The broken constitution and other books on democracy this week



This week includes three books on American politics, including two books focusing on the American Constitution. The other two books discuss political thought in India and democracy in Latin America. Only two of the books directly touch on democracy, yet all the books deal with topics of interest to those concerned with democratic governance.

This list focuses on the new books released this week. Some books are likely to escape my attention. The rise of ebooks has also made publication dates less clear. So, this is my best effort to raise awareness on the latest democracy scholarship.

The Broken Constitution

The broken constitution - Lincoln, slavery and the refoundation of America

Noah Feldman is a law professor at Harvard University who hosts the podcast, Deep background. He recently made a three-episode bonus series on his podcast in which he discusses ideas in his book. The book discusses what historians have long called The Second Foundation. However, it seems to focus more on Lincoln’s approach to the constitution during the Civil War rather than on recreating the constitution during reconstruction through the passage of the 13th, 14th, and 15th Amendments.

The book is partly historical, but Feldman points out in his bonus short podcasts that it has relevance to our interpretation of the constitution today. Anyone who studies American democracy has found it necessary to struggle with the constitution. For example, Robert Dahl even wrote an important work called, How democratic is the US Constitution?. Feldman seems to use the motif of a broken constitution to establish a new point of origin for American democracy. It sounds like a great read for those interested in the history of American democracy.

Noah Feldman, The broken constitution: Lincoln, slavery and the refoundation of America

The original meaning of the Fourteenth Amendment

For those seeking an even deeper dive into the constitution, Randy Barnett and Evan Bernick offer a close look at the 14th Amendment. This amendment more than any other reminds scholars why the Civil War period was truly a second foundation. The 14th Amendment reshaped the constitution in many ways the founders never wanted. Indeed, this amendment pushed America much closer to liberal democracy than anything else in the nineteenth century other than the abolition of slavery. This book involves careful examination of the primary sources to explain the literal meaning and spirit of the law itself.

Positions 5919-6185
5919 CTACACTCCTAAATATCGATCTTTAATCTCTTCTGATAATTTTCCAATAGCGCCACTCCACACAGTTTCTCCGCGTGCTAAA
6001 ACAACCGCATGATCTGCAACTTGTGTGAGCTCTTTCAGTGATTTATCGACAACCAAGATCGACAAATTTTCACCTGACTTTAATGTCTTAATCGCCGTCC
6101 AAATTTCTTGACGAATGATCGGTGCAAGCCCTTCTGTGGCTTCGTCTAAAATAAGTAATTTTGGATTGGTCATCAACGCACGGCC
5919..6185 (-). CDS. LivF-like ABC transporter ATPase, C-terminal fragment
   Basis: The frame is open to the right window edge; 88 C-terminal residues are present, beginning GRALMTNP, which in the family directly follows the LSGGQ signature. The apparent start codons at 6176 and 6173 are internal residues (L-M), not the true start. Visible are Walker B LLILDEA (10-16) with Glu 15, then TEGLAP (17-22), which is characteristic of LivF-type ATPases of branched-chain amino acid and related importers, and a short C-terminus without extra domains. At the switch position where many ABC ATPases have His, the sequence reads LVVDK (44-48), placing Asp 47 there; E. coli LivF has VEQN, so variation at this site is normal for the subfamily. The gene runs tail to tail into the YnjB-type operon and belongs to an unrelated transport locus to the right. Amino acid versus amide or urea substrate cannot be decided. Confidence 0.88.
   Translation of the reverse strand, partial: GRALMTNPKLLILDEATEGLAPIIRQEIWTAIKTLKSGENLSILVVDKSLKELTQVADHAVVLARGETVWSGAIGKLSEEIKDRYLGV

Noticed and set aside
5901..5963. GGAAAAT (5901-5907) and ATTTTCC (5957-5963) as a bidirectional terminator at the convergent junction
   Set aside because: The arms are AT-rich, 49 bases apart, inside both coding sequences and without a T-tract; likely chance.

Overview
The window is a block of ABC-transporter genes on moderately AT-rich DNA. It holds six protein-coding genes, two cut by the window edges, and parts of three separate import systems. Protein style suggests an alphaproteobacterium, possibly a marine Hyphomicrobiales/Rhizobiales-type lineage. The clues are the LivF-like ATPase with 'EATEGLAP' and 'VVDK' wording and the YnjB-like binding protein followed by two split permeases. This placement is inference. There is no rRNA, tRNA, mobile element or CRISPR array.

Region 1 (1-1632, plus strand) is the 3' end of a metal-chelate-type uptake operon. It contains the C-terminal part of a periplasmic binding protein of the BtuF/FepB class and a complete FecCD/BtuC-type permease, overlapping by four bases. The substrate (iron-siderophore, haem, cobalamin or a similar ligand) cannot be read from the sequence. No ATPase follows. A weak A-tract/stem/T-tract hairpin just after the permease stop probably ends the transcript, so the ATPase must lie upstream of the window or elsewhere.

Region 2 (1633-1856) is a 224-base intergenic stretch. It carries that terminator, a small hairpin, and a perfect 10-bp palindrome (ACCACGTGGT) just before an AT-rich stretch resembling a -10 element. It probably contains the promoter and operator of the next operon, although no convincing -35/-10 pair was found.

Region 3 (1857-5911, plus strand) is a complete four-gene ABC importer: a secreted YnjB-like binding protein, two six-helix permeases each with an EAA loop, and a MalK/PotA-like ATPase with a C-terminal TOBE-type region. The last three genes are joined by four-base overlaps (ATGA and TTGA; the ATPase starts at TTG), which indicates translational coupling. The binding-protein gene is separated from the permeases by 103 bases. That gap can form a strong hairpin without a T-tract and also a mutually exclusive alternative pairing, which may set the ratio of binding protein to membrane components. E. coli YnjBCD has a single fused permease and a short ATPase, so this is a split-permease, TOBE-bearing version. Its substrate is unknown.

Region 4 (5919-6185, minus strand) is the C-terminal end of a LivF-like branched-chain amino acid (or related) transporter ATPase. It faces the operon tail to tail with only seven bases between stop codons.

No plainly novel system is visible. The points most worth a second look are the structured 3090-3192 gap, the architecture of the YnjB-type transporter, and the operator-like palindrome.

Evan D. Bernick and Randy E. Barnett, The original meaning of the Fourteenth Amendment: its letter and its spirit

America: unite or die

America unites or dies

Douglas Schoen and Carly Cooperman offer yet another assessment of the state of American politics. Some readers can’t get enough of this topic, while others may have grown tired of reading this book after another on the same subject. Schoen and Cooperman approach the topic as political insiders with a background as campaign consultants rather than political historians or scientists. It is unlikely to attract much attention among academics, but it may attract a more popular audience.

Douglas Schoen and Carly Cooperman, America: unite or die: how to save our democracy

Democracy and security in Latin America

Democracy and security in Latin America

Democracy and security in Latin America is a volume edited with contributions focused on the capacity of the state with some reflections on the pandemic scattered everywhere. It is divided into a part on general topics followed by country specific case studies. Some notable scholars who contributed to this volume include John Polga-Hecimovich on Venezuela and Rut Diamint on Argentina.

Gabriel Marcella, Orlando J. Pérez and Brian Fonseca (Editor) Democracy and security in Latin America: State capacity and governance under stress

Violent brotherhood

Violent brotherhood

India is the largest democracy in the world and among the oldest outside the West. It has long represented a model of democracy for non-Western states. However, the rise of Hindu nationalism has challenged liberalism, if not democracy itself in India. Of course, Indian politics did not change overnight. Many of the political traditions discussed today have a long history. Shruti Kapila offers a deep dive into the history of political thought in India that explains its political traditions and current trajectory.

Shruti Kapila, Violent Brotherhood: Indian Political Thinking in the Global Era


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